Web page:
CBC’s ‘groundbreaking’ new drama series ‘The Porter’ is a story of black ambition

When CBC’s ‘The Porter’ debuts on Monday, it will become one of the network’s biggest black-led TV series, ringing in Black History Month in a ‘powerful’ way, says Toronto star Ronnie Rowe Jr., who adds that he is “honored to be part of history.

Set in 1920s Montreal and Chicago, the hour-long drama – which will also air on BET in the US – tells the often-forgotten story of Canada’s black train porters.

The series focuses on two men who struggle against racial and class boundaries in their quest for a better life.

UK-born, Toronto-based actor, writer and co-creator Arnold Pinnock says he wasn’t always aware of this part of Canada’s history, but once he discovered it, he felt “driven” to find a platform for it.

The project benefits from a largely black Canadian creative team, including writers Marsha Greene and Annmarie Morais, and directors Charles Officer and RT Thorne.

“Sense8″‘s Aml Ameen plays Junior, a train porter who channels his thirst for something more by smuggling booze on the side, while Rowe plays Zeke, who fights for change by attempting to unionize. his fellow black carriers. Their divergent choices test their friendship and their families.

Ameen says Junior is focused on change “now”, while Zeke is more of a “futurist”. He compares their differences to those between Malcolm X and Martin Luther King Jr.

“Throughout recent black history, there have been different people who have fought differently over how to get things done,” he says.

“You need the people who are disrupting and you need the people who are making the plan.

“At some point in your life, you may have to take certain paths; your inner workings decide who you are going to be and you cannot resist it. Our potential to explore this is magnificent.

The women on the show are also working in their own ways to lead the way.

There’s Marlene, a Black Cross nurse and wife of Junior, played by Mouna Traoré from Toronto; Lucy, a dancer friend of Zeke whose dream of being a star comes up against countless obstacles including colorism, and is played by Californian Loren Lott; and Miss Queenie, a kingpin of the game who oscillates between rival and teammate for Junior, and who is played by Olunike Adeliyi from Brampton, Ontario.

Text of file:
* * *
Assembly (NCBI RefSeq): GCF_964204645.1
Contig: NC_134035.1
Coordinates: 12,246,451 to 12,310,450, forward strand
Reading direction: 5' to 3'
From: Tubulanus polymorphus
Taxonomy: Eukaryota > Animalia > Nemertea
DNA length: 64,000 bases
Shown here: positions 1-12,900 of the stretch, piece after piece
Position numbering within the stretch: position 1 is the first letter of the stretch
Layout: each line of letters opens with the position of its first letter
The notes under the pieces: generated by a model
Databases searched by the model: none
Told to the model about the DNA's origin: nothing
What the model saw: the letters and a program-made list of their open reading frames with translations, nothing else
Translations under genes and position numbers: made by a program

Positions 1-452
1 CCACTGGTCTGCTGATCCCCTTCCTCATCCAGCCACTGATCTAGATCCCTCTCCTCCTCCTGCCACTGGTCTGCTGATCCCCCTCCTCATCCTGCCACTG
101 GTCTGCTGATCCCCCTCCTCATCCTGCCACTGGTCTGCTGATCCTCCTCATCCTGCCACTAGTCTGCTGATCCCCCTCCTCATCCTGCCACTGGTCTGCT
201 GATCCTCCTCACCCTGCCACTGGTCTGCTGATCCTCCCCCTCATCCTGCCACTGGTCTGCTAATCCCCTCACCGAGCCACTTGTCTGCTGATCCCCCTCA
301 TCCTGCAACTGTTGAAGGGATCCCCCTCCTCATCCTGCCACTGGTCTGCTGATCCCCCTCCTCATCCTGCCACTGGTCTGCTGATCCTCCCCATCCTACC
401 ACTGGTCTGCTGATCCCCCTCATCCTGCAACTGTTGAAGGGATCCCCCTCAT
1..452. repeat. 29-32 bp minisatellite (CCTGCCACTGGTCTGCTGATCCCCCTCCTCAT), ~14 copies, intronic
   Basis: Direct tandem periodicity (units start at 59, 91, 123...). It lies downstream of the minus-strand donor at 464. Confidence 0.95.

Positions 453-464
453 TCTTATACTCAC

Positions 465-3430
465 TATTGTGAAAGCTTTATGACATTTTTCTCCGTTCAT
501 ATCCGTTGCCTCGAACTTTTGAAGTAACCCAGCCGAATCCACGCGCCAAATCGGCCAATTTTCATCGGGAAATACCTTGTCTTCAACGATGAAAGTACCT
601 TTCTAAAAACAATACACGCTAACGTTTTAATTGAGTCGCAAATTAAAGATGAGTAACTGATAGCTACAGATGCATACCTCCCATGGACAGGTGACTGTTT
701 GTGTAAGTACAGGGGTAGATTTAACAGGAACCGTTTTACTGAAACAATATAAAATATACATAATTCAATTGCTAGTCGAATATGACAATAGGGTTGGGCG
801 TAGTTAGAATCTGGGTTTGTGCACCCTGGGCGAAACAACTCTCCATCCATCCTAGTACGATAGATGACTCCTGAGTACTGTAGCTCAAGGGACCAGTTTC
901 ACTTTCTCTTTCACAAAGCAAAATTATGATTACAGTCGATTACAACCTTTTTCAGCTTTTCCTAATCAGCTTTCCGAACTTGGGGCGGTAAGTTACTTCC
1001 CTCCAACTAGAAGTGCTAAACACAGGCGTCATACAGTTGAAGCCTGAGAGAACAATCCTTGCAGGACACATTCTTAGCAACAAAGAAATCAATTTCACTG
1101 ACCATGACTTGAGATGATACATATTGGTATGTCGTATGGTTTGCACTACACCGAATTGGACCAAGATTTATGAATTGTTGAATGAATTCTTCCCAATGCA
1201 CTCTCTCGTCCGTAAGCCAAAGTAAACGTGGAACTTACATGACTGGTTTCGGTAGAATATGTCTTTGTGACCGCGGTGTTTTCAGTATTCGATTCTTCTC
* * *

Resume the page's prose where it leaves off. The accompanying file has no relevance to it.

Although her character is often the brightest light on the show through her singing and dancing, Lott says, “Digging into myself and finding out a lot of the things that I’ve been through as a dark-skinned woman, I didn’t expect the journey of playing her – while super fun and wild – to be so emotional.

For Adeliyi too, playing Miss Queenie was a moving experience that went beyond the page.

“I think it’s inspiring for the audience to watch someone in that moment who’s black and feminine and taking up space the way she is, because that’s what we all want to do,” says -she.

“It gives us the opportunity to see that no matter the environment or the climate, you should always be shameless and live the way you want.”

As for Traore, she says playing Marlene was fun not only because of the character’s “disruptive” nature, but because she got to share scenes with award-winning Alfre Woodard, who serves as executive producer and plays the role. de Fay, a cheeky brothel clerk.

“It was a masterclass every day, just sitting with her and watching her work. She’s someone I grew up watching,” Traore says.

“She’s on my vision board of who to embody and kiss, so that was a full-loop moment.”

Pinnock and co-creator Bruce Ramsay – both have small roles on the show – did considerable research and hired a historical consultant who briefed them on historical tidbits suitable for the show, including how black men were shipped across the border in a box to work for the railroad.

A cultural sensitivity consultant held bi-weekly meetings to discuss sensitive topics and questions from the black-and-white cast and crew, while a therapist/social worker provided on-set support during the filming of sensitive scenes.

“It provided beautiful, open dialogue,” says Greene.

“Because it’s moving to write it, moving to make it, moving to play it, moving to watch it. Being able to say ‘I need 10 minutes, I just want to go talk about it’ was an amazing resource to have.”

The Porter proves to be “groundbreaking” not just in the story it has to tell, but in its lavish visuals and production value, Ameen says.

“Artistic talent draws you in in a very particular way and it paints black people in these beautifully vintage works of art,” he says of the series, which is largely filmed in Winnipeg.

“Canadians should be very proud of the visionary approach taken to this project.

Ultimately, says Thorne, “The Porter” is “a story of black ambition” and aims to be ambitious.

“We want you to feel the humanity of the characters, we want you to feel their joy, because you have to fight oppression with the will to do what you have to do but also with laughter.”

This report from The Canadian Press was first published on February 18, 2022.


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